The Riverside Community Caucus, which last December was forced to dissolve its political action committee and decided to sit out recruiting and endorsing candidates in 2019 for the first time in almost a century, is back.
On Oct. 22, members of the caucus voted to ratify new bylaws for the organization that aim to dispel the notion that it operates without transparency and promote greater participation among Riverside residents.
“As many people who want to get involved, should get involved,” said the organization’s new chairman, Kevin Smith, a former two-term trustee who ran as an independent for his first run in 2001 and then as a candidate slated by the Caucus in 2005. “Hopefully, we can do away with the mystery of village government and how you get involved in village government.”
In January, on a date to be determined, the Caucus will reintroduce itself to the community at a public meet-and-greet.
“It’ll be informal, a way to get people meeting as neighbors to see it’s not something all that mysterious,” Smith said.
That will be followed in March by a general education meeting on how village government operates. Later in spring 2020, the Caucus will begin its efforts to recruit candidates for the 2021 election for village president and three trustees.
Smith leads a new Riverside Community Caucus board of directors who are a mix of those with years of experience and those newer to the scene. Joining him on the board are Sandy Briolat, vice chair; Jay Van Cura, treasurer; Mary Cerrone, secretary; Kimber Coombes, correspondence coordinator; and Amy Bilow, membership coordinator.
The most important change in the bylaws concerns the way the Caucus nominates candidates for village president and trustee.
Previously, Caucus members selected a nominating committee of up to 12 people, who interviewed and recommended candidates for village office. The fact that such a small group of people were charged with vetting candidates – behind closed doors — drew ample criticism and some resentment.
“We really wanted to make the process more transparent,” said Jill Mateo, most recently the Caucus vice chair who was a member of a steering committee created after the dissolution of the political action committee to review and revise the organization’s bylaws. “With the nominating committee unknown to the general public, the process was unclear.”
The new bylaws replace the nominating committee with a recruiting committee of between eight and 14 members who will be drawn from six different areas of the village in order to get even representation.
The members of the recruiting committee are directed in the bylaws to “encourage residents in their areas to consider running for office, interview with the committee and submit a candidate sheet/application.”
People seeking the endorsement of the Caucus will then be invited to participate in a public forum where they can present themselves not to just the Caucus but the general public.
“We’ll have a public forum with moderated questions, out in the open,” Mateo said.
After the forum, Caucus members will meet privately to discuss and vote on its preferred candidates using a ranked-choice method.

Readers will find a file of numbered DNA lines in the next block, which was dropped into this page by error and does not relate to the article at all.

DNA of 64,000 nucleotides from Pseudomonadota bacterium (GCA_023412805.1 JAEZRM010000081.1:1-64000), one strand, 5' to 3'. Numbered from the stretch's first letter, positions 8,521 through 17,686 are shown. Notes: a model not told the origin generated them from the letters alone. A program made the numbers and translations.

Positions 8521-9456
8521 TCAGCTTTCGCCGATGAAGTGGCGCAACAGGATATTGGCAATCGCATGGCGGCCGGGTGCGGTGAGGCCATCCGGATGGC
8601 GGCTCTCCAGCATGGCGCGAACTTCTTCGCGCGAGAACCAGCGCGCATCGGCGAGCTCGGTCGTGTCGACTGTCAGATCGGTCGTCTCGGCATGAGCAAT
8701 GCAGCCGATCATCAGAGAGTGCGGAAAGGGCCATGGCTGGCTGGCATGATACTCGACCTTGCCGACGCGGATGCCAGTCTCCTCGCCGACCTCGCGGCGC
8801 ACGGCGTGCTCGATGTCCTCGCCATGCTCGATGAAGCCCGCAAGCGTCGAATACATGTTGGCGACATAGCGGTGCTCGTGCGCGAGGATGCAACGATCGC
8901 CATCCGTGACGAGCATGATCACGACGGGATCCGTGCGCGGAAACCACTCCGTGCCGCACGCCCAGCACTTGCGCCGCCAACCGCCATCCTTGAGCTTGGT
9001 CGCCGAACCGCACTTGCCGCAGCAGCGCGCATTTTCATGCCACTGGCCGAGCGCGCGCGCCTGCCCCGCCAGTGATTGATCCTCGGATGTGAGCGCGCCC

Mateo said in addition to the candidate recruitment and forums every two years, the Caucus will also strive to host other public events to make the organization a visible presence in town and recruit dues-paying members.
It costs $25 a year to belong to the Caucus, and the only requirements are that members be Riverside residents who are registered to vote, attend Caucus meetings, support the public forums and be engaged in the election process.
“All we really want is some kind of commitment to get this moving,” Smith said.
Once the Caucus nominates candidates, it will be up to the candidates whether they want to form a slate or a political action committee in order to raise funds for a campaign. The Riverside Community Caucus, which cannot create a new PAC after being forced to dissolve its own last year in the face of fines from the Illinois Board of Elections totaling $17,275, is out of the fundraising business.
“As far as [raising money for] a campaign, it’s up to the candidates,” Mateo said. “We’re not going to register as a committee.”
While that could create a scenario that puts Caucus-endorsed candidates at a disadvantage in a partisan race against a well-funded opponent or slate, Smith said the Caucus’ new, more open approach is intended to head off such races.
“These are few and far between and are generated by what we’re trying to get away from – hot-button issues,” Smith said. “If we can get that out we won’t have those great conflagrations. Time will tell if it can work out that way.”
The last time Riverside voters saw a contested election for village office came in 2009, in the midst of a national financial meltdown and following a controversial look into possibly creating a TIF district in downtown Riverside and a long and equally controversial planning process that ended with the construction of the Village Center development at Longcommon and East Burlington Street.
While hot-button issues can inspire some to run for office, said Smith, what the Caucus wants to help potential candidates understand is that village government is more often mundane.
National political issues rarely make their way to the village board, Smith said, adding, “It’s rather how do we pay police, find a way to give the village manager a raise and get the streets paved. It’s all very local.
“Running for the village board is a stepping stone to nowhere.”